Dysphagia has been reported in up to 70% of patients with stroke, predisposing them to aspiration and pneumonia. Despite this, the mechanism for aspiration remains unclear.Aims:
To determine the relationship between bolus flow and laryngeal closure during swallowing in patients with stroke and to examine the sensorimotor mechanisms leading to aspiration.Methods:
Measures of swallowing and bolus flow were taken from digital videofluoroscopic images in 90 patients with stroke and 50 healthy adults, after repeated volitional swallows of controlled volumes of thin liquid. Aspiration was assessed using a validated Penetration–Aspiration Scale. Oral sensation was also measured by electrical stimulation at the faucial pillars.Results:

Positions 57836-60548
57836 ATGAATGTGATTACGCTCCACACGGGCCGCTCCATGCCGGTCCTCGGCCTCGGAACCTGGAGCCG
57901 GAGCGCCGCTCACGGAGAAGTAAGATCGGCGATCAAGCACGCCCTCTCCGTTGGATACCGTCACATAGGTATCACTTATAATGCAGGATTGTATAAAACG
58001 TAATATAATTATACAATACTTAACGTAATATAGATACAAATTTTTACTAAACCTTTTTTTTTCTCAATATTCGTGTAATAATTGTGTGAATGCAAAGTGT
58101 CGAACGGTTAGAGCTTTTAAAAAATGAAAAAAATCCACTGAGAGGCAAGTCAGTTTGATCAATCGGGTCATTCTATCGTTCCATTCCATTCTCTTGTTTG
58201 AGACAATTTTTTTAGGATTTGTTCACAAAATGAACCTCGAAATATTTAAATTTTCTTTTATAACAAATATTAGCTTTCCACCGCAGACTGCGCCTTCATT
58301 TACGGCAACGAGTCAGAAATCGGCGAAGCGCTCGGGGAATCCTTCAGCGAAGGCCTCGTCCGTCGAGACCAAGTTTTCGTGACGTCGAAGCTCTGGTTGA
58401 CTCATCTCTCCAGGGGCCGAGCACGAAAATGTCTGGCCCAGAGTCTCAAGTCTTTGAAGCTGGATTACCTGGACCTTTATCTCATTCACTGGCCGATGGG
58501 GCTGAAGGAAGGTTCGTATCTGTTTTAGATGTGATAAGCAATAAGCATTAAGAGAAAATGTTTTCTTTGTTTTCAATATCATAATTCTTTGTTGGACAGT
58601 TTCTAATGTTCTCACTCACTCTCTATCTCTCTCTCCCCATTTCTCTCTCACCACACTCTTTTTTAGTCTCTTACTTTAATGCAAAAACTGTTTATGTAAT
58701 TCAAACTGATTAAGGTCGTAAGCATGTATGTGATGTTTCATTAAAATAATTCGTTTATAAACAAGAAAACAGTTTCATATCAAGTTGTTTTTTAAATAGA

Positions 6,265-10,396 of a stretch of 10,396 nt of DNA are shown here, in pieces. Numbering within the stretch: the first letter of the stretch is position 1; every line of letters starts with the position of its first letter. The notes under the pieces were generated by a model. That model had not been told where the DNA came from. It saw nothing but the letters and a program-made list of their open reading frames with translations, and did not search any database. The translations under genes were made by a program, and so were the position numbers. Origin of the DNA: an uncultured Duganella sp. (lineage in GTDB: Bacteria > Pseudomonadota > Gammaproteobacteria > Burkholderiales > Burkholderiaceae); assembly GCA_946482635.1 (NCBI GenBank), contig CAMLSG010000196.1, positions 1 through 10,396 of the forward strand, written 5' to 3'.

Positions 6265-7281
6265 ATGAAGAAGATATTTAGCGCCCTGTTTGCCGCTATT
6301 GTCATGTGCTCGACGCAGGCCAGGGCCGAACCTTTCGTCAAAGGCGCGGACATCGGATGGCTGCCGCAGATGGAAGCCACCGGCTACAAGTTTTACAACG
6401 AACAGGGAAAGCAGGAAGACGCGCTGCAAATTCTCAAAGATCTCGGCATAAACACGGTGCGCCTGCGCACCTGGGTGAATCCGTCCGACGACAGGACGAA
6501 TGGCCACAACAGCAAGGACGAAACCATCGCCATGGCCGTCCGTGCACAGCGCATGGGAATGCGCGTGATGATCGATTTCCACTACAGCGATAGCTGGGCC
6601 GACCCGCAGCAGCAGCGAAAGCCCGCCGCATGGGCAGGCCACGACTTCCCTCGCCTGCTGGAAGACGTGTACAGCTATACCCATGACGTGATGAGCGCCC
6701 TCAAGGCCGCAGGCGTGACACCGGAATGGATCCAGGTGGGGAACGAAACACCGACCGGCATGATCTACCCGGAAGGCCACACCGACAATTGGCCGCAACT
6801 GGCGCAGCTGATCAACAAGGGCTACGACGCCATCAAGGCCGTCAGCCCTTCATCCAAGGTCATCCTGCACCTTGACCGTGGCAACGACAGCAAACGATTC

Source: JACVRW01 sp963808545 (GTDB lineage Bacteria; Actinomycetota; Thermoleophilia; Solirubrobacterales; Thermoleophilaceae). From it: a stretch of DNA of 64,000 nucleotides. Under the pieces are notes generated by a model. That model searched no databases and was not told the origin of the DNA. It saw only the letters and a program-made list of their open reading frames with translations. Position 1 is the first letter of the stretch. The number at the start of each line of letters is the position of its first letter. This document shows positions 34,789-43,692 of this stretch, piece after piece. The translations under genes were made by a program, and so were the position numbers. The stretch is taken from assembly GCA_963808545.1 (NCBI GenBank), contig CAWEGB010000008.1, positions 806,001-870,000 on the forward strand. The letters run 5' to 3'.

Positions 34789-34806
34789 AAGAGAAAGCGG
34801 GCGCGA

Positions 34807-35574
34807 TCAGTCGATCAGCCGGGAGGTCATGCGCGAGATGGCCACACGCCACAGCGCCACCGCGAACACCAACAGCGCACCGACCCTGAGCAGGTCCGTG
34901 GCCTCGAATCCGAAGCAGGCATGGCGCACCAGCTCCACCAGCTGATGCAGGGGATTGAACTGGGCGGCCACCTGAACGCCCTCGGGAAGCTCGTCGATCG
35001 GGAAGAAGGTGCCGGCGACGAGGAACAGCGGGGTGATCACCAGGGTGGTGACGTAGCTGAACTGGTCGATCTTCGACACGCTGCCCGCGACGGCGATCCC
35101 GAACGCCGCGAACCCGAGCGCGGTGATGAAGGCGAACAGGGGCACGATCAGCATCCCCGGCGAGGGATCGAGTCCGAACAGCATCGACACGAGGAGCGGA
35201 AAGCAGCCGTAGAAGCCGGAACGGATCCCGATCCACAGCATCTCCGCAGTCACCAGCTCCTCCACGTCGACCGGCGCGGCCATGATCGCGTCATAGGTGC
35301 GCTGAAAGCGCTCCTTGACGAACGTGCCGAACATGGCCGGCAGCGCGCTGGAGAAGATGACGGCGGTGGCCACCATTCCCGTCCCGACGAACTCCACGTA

After stroke, laryngeal ascent was delayed (mean (standard deviation (SD)) 0.31 (0.06) s, p<0.001), resulting in prolongation of pharyngeal transit time (1.17 (0.07) s, p<0.001) without a concomitant increase in laryngeal closure duration (0.84 (0.04) s, p = 0.9). The delay in laryngeal elevation correlated with both the severity of aspiration (r = 0.5, p<0.001) and oral sensation (r = 0.5, p<0.001).Conclusions:
After stroke, duration of laryngeal delay and degree of sensory deficit are associated with the severity of aspiration. These findings indicate a role for sensorimotor interactions in control of swallowing and have implications for the assessment and management of dysphagia after stroke.